Some Computer Hints


Perl Script - Daylight Saving Time Check

This script can be used to test and find the exact time your system’s local time will change from normal time to daylight saving time and vice versa. The script takes two parameters: The first one indicates the starting time, the second one indicates the ending time of the test period. Appropriate default values will be used if no parameter is given. Times are in seconds starting from January 1, 1970 (UTC).

#!/usr/bin/perl
# dstcheck.pl - Test daylight saving time changes and configuration.
# Fedon Kadifeli, October 1998 - Mar 2012.

$usage='dstcheck.pl startsec endsec';
$date='08/03/2012 11:55';
$version='0.06';

die "Usage: $usage\n" if $#ARGV != 1 && $#ARGV != -1;
$startsec = $ARGV[0];
$startsec = 733_276_801 if $startsec eq "";
$endsec = $ARGV[1];
$endsec = 2_200_000_000 if $endsec eq "";
@abbr = qw( Sun Mon Tue Wed Thu Fri Sat );

$diff = 9999;
print " Testing seconds from $startsec to $endsec...\n";
for ($t=$startsec; $t<=$endsec; $t+=3600) {
  ($sec1,$min1,$hour1,$mday1,$mon1,$year1,$wday1) = localtime($t);
  ($sec2,$min2,$hour2,$mday2,$mon2,$year2,$wday2) = gmtime($t);
  $diff2 = $hour1 - $hour2;
  $diff2 += 24 if $diff2 < 0;
  if ($diff != $diff2) {
    $diff = $diff2;
    $plus = ($diff >= 0) ? "+" : "";
    $st = sprintf ("%d/%02d/%02d %s %02d:%02d:%02d",
      $year1+1900, $mon1+1, $mday1, $abbr[$wday1], $hour1, $min1, $sec1);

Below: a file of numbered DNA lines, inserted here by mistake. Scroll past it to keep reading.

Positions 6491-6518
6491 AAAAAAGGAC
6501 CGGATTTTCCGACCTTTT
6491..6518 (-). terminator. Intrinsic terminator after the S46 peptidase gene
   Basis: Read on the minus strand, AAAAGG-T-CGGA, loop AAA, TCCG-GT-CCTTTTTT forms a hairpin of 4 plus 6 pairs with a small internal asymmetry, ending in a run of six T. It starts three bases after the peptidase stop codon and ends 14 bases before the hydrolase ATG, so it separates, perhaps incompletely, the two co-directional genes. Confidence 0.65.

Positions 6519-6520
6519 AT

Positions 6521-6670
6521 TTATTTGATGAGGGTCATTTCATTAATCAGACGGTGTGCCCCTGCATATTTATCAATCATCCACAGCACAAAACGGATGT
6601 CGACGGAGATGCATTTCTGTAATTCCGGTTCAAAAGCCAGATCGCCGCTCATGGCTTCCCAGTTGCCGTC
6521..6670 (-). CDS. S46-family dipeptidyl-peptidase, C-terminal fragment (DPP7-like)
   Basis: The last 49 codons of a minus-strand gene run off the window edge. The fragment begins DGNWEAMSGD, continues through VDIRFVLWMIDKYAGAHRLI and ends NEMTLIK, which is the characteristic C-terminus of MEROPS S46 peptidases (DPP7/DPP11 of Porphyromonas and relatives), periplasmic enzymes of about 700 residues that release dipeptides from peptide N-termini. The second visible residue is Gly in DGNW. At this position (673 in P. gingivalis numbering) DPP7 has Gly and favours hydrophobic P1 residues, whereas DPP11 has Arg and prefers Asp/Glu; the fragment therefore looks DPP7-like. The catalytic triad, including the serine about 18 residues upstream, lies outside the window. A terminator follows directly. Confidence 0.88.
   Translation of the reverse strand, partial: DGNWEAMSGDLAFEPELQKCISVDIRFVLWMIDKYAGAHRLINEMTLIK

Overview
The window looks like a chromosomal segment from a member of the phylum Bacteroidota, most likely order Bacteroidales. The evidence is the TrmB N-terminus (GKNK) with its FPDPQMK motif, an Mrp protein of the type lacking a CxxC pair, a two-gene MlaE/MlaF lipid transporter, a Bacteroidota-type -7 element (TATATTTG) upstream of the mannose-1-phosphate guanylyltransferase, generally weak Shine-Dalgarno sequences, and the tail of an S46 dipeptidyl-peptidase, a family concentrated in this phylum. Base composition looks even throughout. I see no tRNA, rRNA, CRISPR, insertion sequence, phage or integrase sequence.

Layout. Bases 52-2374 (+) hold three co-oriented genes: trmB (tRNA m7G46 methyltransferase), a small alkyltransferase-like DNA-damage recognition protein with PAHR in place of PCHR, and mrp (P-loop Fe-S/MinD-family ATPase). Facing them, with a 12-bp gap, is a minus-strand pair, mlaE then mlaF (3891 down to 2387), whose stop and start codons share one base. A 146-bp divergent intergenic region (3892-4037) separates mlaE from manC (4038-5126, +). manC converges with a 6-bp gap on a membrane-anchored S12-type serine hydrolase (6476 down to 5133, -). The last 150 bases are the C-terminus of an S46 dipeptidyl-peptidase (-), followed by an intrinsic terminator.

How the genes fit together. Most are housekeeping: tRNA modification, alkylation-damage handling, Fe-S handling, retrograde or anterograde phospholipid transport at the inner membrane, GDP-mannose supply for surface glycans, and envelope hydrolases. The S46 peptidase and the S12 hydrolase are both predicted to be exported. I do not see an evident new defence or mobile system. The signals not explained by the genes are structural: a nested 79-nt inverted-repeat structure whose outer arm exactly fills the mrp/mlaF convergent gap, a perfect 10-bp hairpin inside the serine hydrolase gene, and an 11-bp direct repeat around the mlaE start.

$st .= sprintf (" [%d/%02d/%02d %s %02d:%02d:%02d UTC]",
      $year2+1900, $mon2+1, $mday2, $abbr[$wday2], $hour2, $min2, $sec2);
    print "$st $plus$diff - Seconds: $t\n";
  }
}

If you run this script using the command:

perl dstcheck.pl 1174784401 2000000000

It should display something like:

 Testing seconds from 1174784401 to 2000000000...
2007/03/25 Sun 04:00:01 [2007/03/25 Sun 01:00:01 UTC] +3 - Seconds: 1174784401
2007/10/28 Sun 03:00:01 [2007/10/28 Sun 01:00:01 UTC] +2 - Seconds: 1193533201
2008/03/30 Sun 04:00:01 [2008/03/30 Sun 01:00:01 UTC] +3 - Seconds: 1206838801
2008/10/26 Sun 03:00:01 [2008/10/26 Sun 01:00:01 UTC] +2 - Seconds: 1224982801
2009/03/29 Sun 04:00:01 [2009/03/29 Sun 01:00:01 UTC] +3 - Seconds: 1238288401
2009/10/25 Sun 03:00:01 [2009/10/25 Sun 01:00:01 UTC] +2 - Seconds: 1256432401
2010/03/28 Sun 04:00:01 [2010/03/28 Sun 01:00:01 UTC] +3 - Seconds: 1269738001
2010/10/31 Sun 03:00:01 [2010/10/31 Sun 01:00:01 UTC] +2 - Seconds: 1288486801
2011/03/28 Mon 04:00:01 [2011/03/28 Mon 01:00:01 UTC] +3 - Seconds: 1301274001
2011/10/30 Sun 03:00:01 [2011/10/30 Sun 01:00:01 UTC] +2 - Seconds: 1319936401
2012/03/25 Sun 04:00:01 [2012/03/25 Sun 01:00:01 UTC] +3 - Seconds: 1332637201
2012/10/28 Sun 03:00:01 [2012/10/28 Sun 01:00:01 UTC] +2 - Seconds: 1351386001
2013/03/31 Sun 04:00:01 [2013/03/31 Sun 01:00:01 UTC] +3 - Seconds: 1364691601
2013/10/27 Sun 03:00:01 [2013/10/27 Sun 01:00:01 UTC] +2 - Seconds: 1382835601
2014/03/31 Mon 04:00:01 [2014/03/31 Mon 01:00:01 UTC] +3 - Seconds: 1396227601
2014/10/26 Sun 03:00:01 [2014/10/26 Sun 01:00:01 UTC] +2 - Seconds: 1414285201
2015/03/29 Sun 04:00:01 [2015/03/29 Sun 01:00:01 UTC] +3 - Seconds: 1427590801
2015/11/08 Sun 03:00:01 [2015/11/08 Sun 01:00:01 UTC] +2 - Seconds: 1446944401
2016/03/27 Sun 04:00:01 [2016/03/27 Sun 01:00:01 UTC] +3 - Seconds: 1459040401

The output depends on the time zone of your system or environment. The above example is for “Europe/Istanbul” (i.e., roughly EET/EEST or GMT+02:00 with DST until the year 2016 and GMT+03:00 with no DST after that). It may be different for your environment. The first column indicates the local time, the second column indicates the GMT (or UTC) time. The third column indicates the difference of your local time from UTC. In the above example, you see that our system switched to UTC+3 at 2016/03/27 Sun 04:00:01 local time and then never back to UTC+2 again.